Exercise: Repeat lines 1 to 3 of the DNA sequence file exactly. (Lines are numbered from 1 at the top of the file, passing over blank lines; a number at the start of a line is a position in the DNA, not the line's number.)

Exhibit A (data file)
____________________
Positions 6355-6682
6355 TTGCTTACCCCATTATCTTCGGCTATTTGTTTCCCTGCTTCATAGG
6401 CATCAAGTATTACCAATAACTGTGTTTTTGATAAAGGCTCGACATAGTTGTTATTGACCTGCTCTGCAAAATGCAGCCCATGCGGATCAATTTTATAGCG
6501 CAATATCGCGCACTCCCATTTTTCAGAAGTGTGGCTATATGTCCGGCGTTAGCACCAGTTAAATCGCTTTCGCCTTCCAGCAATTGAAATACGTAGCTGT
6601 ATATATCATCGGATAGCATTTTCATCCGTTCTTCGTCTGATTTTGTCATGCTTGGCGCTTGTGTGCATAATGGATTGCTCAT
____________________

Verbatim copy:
Positions 6355-6682
6355 TTGCTTACCCCATTATCTTCGGCTATTTGTTTCCCTGCTTCATAGG
6401 CATCAAGTATTACCAATAACTGTGTTTTTGATAAAGGCTCGACATAGTTGTTATTGACCTGCTCTGCAAAATGCAGCCCATGCGGATCAATTTTATAGCG